Adidas HK Store Hit By Protesters After Announcing New Ambassador & More

In “Headlines from China,” we share the biggest news stories about the luxury industry in China that have yet to make it into the English language. In this week’s edition, we discuss:

  • Adidas HK Store Hit By Protestors After Announcing New Ambassador
  • Outerwear Company Superdry Will Focus on Chinese and U.S. Market Next
  • Chinese Homegrown Brands Pose Challenges to International Brands

Adidas HK Store Hit By Protestors After Announcing New Ambassador — guancha.cn

The latest brand affected by the continuing protests in Hong Kong is Adidas. It started when the brand announced that Liu Yifei, the Chinese actress who publicly has shown her support for the Hong Kong police, would be its womenswear ambassador. Many pro-Hong Kong independent groups condemned her on social media and even boycotted the actress’s latest Disney film, Mulan. As soon as the announcement broke on December 23, the protestors hit the brand’s flagship store, shattering the store glass and shouting out their anger.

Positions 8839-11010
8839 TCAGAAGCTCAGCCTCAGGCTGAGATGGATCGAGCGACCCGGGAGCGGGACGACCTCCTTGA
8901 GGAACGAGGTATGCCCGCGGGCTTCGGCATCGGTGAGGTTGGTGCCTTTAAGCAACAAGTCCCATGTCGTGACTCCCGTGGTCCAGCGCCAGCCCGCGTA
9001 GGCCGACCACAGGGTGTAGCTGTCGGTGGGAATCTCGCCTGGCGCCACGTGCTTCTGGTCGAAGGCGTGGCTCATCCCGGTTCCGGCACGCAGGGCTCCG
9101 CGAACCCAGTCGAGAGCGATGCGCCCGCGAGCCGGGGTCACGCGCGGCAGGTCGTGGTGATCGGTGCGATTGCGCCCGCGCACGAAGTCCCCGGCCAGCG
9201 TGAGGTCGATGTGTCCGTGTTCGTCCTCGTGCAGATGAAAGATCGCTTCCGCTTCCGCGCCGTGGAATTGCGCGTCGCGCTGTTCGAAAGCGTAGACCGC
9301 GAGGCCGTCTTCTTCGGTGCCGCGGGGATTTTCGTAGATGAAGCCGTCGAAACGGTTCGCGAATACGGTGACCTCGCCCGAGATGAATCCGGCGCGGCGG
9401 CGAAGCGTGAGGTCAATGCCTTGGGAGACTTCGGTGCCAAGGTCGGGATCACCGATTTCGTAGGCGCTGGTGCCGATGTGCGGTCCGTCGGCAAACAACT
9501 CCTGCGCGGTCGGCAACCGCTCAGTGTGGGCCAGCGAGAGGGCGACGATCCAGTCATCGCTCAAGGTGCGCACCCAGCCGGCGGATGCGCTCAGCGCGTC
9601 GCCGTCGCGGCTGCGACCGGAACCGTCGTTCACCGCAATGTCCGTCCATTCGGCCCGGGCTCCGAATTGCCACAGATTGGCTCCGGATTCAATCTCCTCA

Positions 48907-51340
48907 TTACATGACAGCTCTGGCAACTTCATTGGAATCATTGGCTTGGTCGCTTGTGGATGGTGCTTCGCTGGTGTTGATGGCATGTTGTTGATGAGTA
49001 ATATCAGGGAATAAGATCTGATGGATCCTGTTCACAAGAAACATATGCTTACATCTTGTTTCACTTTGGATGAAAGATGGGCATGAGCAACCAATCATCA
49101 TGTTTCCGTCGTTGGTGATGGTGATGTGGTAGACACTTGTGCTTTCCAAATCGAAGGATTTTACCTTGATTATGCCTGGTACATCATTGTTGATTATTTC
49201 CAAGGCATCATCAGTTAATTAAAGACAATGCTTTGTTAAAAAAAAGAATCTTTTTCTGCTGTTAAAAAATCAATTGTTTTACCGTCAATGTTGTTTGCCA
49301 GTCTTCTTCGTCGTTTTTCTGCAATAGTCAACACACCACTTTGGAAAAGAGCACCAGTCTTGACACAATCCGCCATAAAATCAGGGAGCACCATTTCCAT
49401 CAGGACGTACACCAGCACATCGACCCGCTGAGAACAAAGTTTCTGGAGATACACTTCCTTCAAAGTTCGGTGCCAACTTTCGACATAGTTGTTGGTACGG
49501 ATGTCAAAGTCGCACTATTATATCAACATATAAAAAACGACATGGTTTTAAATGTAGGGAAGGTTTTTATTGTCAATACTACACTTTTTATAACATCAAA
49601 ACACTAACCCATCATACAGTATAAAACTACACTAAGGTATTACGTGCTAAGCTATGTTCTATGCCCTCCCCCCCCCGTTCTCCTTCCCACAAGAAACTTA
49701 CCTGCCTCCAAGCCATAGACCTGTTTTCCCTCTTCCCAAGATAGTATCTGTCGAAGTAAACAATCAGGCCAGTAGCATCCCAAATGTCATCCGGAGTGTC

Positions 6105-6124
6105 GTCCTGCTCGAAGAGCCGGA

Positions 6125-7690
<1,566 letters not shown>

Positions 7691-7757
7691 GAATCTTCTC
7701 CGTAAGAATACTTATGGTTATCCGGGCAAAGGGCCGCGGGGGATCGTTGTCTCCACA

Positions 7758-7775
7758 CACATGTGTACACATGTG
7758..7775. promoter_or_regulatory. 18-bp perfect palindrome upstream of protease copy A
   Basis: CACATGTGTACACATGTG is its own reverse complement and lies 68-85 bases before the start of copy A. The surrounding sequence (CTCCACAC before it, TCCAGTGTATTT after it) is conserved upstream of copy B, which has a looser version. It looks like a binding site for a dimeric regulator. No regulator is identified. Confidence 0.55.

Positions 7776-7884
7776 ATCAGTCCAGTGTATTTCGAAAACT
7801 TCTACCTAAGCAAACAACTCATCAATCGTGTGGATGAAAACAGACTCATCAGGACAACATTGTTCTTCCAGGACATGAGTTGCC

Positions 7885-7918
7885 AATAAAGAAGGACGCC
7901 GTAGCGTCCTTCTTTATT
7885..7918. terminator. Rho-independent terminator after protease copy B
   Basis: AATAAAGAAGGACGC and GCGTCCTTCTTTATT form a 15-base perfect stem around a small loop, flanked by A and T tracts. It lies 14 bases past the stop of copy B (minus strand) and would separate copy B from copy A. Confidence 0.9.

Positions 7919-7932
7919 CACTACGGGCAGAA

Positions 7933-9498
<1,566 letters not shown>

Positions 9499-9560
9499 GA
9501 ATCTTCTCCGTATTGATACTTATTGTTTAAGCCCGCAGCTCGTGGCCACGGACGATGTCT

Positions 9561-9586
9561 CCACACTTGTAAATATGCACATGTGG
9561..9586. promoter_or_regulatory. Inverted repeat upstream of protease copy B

Outerwear Company Superdry Will Focus on the Chinese And U.S. Market — Jiemian 
The British brand Superdry said after releasing their latest financial report that it will focus on the U.S. and Chinese markets in the future. For the U.S. market, the brand plans to increase product categories and optimize wholesale channels. While for the Chinese market, it will adopt more appropriate clothing designs based on Chinese consumers’ preferences, body shape, and weight. At the same time, it will review its China’s store network and close some stores with poor profitability.

The Met's new series of limited edition lipsticks is the museum's latest attempt to engage with Chinese consumers. Photo: Perfect Diary/ Weibo

Photo: Perfect Diary/ Weibo

Chinese Homegrown Brands Pose Challenges to International Brands — Ladymax 
According to a research report from the Chinese investment group Huaxing Capital, more than 70% of the online cosmetics sales in China are currently purchased by millennials and Gen Zers, with more and more young Chinese favoring domestic beauty products. Western beauty brands, which have dominated the Chinese beauty market for years, are growing increasingly concerned with this trend. Homegrown beauty brands not only rely on their understanding of Chinese consumers’ behavior, but also on their quick reaction speed and development cycle, which are some of the biggest challenges for Western  brands in China.

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